When you take a look back at the history of the Washington Wizards (formerly Bullets) franchise, you'll see a number of guards who excelled in the NBA. In the late 60's you had Earl "The Pearl" Monroe who came in the league on fire, averaging 24.3 points, 5.7 rebounds and 4.3 assists during his rookie season, obviously, taking home NBA Rookie of the Year honors. Next up in the 70's was a future teammate of Monroe's, Phil Chenier, who posted five straight seasons of at least 19.7 points per game. Rod Strickland became the standard for guard play during the 90's for the franchise, becoming one of the leagues top floor leaders and assist men. Gilbert Arenas took the nations capital by storm during the mid 2000's emerging as one of the most lethal scorers in the NBA (25 ppg as a Wizard), helping bring playoff contention back to DC. No doubt, John Wall and Brad Beal, when healthy, are one of the top back-court's in basketball and perennial all stars in their own right.
Yet, there's one name that isn't mentioned as much as it should be when discussions emerge about the top guards to put on a Bullets/Wizards jersey. That name is Jeff Malone. Drafted 10th overall out of Mississippi State by Washington in 1983, the 6'4 Malone became one of the most efficient slashers AND mid-range shooters in the NBA. From the 1985-86 season to the 1989-1990 season, Malone averaged 20 or more points per game which includes, averaging a career high 24.3 points during the 1989-1990 season. Malone was also a light's out free throw shooter, knocking down 86 percent from the charity stripe in his seven seasons in Washington.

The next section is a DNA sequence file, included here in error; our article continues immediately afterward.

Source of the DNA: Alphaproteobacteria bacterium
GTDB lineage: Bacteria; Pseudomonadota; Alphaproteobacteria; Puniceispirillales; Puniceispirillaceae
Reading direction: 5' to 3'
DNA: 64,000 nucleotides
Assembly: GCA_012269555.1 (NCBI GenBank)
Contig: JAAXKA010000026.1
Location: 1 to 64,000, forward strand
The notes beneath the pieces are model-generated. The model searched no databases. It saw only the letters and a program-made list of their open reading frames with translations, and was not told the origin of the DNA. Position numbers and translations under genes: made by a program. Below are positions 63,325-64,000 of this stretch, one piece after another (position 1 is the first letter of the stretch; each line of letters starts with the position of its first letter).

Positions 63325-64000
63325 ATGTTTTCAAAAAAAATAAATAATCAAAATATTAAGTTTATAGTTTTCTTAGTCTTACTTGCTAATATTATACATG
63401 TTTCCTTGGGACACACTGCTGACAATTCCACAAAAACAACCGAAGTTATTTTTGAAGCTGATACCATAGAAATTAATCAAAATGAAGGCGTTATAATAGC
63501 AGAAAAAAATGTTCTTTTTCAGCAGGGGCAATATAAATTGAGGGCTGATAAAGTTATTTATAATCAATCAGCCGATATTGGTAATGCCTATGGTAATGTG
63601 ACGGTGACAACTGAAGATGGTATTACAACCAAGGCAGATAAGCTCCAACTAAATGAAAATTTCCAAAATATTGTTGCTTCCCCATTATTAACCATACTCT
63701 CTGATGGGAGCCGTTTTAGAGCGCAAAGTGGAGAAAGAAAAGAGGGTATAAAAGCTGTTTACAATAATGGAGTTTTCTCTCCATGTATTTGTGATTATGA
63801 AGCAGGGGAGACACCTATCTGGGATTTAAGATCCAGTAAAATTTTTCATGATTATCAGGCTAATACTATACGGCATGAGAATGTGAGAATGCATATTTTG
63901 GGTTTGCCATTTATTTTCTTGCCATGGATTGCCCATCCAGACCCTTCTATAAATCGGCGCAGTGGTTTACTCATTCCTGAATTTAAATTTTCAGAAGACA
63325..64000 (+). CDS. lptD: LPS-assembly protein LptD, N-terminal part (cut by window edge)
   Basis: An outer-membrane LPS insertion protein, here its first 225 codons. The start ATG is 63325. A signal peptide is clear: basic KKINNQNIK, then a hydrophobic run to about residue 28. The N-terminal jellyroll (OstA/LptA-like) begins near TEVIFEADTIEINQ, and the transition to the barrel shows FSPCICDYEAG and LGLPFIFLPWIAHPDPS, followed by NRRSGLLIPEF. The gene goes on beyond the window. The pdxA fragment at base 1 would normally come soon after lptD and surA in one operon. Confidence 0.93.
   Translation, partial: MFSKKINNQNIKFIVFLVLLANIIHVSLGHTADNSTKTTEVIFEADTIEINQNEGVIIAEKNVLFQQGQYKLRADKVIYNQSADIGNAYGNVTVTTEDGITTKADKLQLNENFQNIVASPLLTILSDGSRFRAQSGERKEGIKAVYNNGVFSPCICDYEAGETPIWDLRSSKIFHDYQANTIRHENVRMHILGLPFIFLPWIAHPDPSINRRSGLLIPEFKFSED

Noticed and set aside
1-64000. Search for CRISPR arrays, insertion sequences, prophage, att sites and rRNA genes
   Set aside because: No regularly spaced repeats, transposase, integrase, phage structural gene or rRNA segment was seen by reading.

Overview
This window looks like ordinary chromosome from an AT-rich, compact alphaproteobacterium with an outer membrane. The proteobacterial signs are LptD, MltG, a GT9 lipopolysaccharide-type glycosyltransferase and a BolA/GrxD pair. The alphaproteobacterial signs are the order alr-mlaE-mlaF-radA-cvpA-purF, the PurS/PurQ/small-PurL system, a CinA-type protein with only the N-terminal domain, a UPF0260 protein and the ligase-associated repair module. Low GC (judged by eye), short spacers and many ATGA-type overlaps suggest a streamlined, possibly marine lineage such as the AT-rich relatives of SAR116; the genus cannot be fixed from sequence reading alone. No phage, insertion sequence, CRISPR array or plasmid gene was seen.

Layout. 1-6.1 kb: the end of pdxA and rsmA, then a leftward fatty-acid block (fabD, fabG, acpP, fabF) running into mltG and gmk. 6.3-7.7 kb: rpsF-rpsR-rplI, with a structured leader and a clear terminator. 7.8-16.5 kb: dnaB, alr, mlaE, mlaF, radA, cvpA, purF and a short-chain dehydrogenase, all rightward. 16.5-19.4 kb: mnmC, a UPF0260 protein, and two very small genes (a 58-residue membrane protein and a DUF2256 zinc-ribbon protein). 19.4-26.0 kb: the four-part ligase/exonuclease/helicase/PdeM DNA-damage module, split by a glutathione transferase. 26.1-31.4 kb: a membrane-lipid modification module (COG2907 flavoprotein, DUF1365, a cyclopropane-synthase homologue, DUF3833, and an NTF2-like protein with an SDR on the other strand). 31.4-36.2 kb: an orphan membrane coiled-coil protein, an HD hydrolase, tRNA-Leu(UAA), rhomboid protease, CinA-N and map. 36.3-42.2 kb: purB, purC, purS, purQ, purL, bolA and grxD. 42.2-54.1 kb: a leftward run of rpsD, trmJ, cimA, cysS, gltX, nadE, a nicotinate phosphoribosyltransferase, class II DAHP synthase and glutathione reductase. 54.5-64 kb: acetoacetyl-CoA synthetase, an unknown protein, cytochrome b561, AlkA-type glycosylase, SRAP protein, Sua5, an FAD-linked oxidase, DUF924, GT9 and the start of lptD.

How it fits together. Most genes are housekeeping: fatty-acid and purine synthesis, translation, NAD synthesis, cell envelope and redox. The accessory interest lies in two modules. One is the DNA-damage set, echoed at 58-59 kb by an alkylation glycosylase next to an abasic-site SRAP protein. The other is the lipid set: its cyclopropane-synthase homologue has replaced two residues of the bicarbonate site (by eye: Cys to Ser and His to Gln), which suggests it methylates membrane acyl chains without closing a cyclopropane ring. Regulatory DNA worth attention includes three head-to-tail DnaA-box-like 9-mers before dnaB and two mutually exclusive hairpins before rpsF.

Malone was great at moving without the ball, utilizing screens to get daylight to unleash one of the quickest shooting releases the league has seen, yet, was also quick and strong when he drove to the basket and posted up. Malone could score from anywhere at anytime outside 3-point range, which really wasn't an emphasis during his time with Washington.
The two time all star (85-86,86-87) averaged 20.2 points, 2.7 rebounds, 2.8 assists on 47 percent shooting from the field and 86 percent shooting from the line during his time in Washington. Malone would move on to become a key piece for the Utah Jazz after the 89-90 season and finish his career in Philadelphia and Miami, retiring in 1996.
Check out Malone putting on a show in Baltimore, scoring 38 points against the Milwaukee Bucks during the 88-89 season.